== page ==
Not-for-profits (NFPs) and charities operate with the best of intentions. They inspire high levels of public trust and confidence and are responsible for enormous amounts of charitable giving and volunteering. However, they can be vulnerable to fraud.
Many fall victim to fraudulent behaviour, theft and often misuse of charitable funds. Here is how to identify who’s responsible for the detection and prevention of fraud at your NFP and what measures you can take to minimise risks.
Who’s responsible for detecting and preventing fraud?
The detection of fraud rests with everybody in the organisation, but particularly those charged with its management and governance. Australia is not immune to cases of complex and secretive financial fraud in charities.
The media reports frequently fraud cases within the not for profit sector. A recent case involved a large not-for-profit, where a senior manager misappropriated over $2 million in funds across a 10-year period through forging invoices. We have examples of smaller associations where trusted treasurers misappropriated over $30,000 spending association funds for personal gain.
Whether you’re on the committee, or you’re a staff member or volunteer, there should be appropriate measures in place to protect your entity from fraud risk. Those charged with governance (i.e. board or committee) have responsibility for implementing effective internal financial controls and procedures to address fraud risk.
How not-for-profits can minimise fraud risk
Safeguarding your not-for-profit against fraud comes down to effective governance. Here are three measures you can start incorporating.
1. Lead from the top
Good governance culture directs how an entity operates, shaping the signature behaviours that bring a code of conduct to life.
This is enforced by management and the committee, who are responsible for the principles of integrity, ethics and transparency, and set the tone of ethical behaviours. Committee members are provided with trusted positions, however policies and practices should be put in place to minimise the risk of financial mismanagement including consideration of options for the separation of duties amongst staff/volunteer roles and responsibilities.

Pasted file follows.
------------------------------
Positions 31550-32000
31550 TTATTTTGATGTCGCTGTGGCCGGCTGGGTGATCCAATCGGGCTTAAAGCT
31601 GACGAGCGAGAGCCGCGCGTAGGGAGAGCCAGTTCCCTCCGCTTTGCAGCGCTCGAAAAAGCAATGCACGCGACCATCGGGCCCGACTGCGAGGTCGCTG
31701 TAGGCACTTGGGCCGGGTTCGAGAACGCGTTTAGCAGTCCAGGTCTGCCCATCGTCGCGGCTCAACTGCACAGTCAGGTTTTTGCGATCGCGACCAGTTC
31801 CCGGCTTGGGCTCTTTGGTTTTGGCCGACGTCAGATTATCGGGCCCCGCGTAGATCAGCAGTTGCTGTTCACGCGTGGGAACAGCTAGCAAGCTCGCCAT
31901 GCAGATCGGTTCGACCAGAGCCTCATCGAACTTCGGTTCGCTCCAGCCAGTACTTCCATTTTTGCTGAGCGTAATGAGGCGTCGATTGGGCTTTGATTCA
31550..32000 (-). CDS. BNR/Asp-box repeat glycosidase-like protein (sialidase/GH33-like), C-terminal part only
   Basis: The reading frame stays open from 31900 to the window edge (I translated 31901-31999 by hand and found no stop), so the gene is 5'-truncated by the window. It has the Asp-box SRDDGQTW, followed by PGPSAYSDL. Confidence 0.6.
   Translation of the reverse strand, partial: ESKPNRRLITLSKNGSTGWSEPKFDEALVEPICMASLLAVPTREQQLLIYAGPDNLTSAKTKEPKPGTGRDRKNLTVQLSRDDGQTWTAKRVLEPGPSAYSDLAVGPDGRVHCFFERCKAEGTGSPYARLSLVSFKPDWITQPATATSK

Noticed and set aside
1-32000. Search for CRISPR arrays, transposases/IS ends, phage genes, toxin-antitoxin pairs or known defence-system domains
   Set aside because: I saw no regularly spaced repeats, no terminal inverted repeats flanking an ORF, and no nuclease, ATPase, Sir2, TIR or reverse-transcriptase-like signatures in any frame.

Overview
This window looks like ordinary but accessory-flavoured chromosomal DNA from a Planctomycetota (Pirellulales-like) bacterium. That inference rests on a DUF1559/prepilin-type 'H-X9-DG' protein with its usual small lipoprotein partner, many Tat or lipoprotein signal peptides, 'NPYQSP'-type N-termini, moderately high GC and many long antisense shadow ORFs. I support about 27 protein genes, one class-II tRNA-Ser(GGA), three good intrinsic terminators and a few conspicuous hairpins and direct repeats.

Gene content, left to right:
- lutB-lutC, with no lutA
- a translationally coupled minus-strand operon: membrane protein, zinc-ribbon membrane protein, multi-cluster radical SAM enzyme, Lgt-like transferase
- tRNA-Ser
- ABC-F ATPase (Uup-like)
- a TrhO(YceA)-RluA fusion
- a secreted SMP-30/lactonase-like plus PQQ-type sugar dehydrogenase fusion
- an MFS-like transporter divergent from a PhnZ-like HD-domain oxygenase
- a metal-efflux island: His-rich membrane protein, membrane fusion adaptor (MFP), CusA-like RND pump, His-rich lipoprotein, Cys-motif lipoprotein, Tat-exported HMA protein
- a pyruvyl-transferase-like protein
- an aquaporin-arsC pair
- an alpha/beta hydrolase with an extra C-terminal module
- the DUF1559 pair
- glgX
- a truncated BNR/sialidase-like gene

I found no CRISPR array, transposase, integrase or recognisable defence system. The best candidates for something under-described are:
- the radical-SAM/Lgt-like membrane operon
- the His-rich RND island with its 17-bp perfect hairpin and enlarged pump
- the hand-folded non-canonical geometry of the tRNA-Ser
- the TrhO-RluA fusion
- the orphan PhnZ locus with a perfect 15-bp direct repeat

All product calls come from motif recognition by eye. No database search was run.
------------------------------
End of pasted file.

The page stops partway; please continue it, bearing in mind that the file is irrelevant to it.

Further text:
2. Review your internal controls, policies and procedures
Having appropriate policies and procedures in place is important in preventing fraud. Financial guidelines and policies should be filtered to all staff and committee members.
For example, does your organisation have adequate financial controls? Have clear delegations on who can approve purchases and other transactions?. Requirement for dual signatories on all bank accounts? Effective financial monitoring controls and separation of duties? Is your fraud prevention policy up to date? Have management and the committee assessed fraud risk and implemented an effective policy, to set expectations, including the financial reporting responsibilities of the organisation.
3. Monitor budgets, bank accounts, and keep track of grant funding
It’s important to regularly review bank accounts and call out anything that doesn’t add up. Good record keeping comes into play, including monitoring the performance of your NFP against its budget, such as spending or income. This is a great way to avoid and detect any financial irregularities in your not-for-profit business.
Auditors to the rescue
Looking for more effective risk and fraud management outcomes? Whether you’re tightening irregular cash flow or want improved financial controls to assist with fraud prevention policies, Dickfos Dunn Adam provides audit, assurance and advisory services to not-for-profits and charities on the Gold Coast. Get in touch with our auditors today.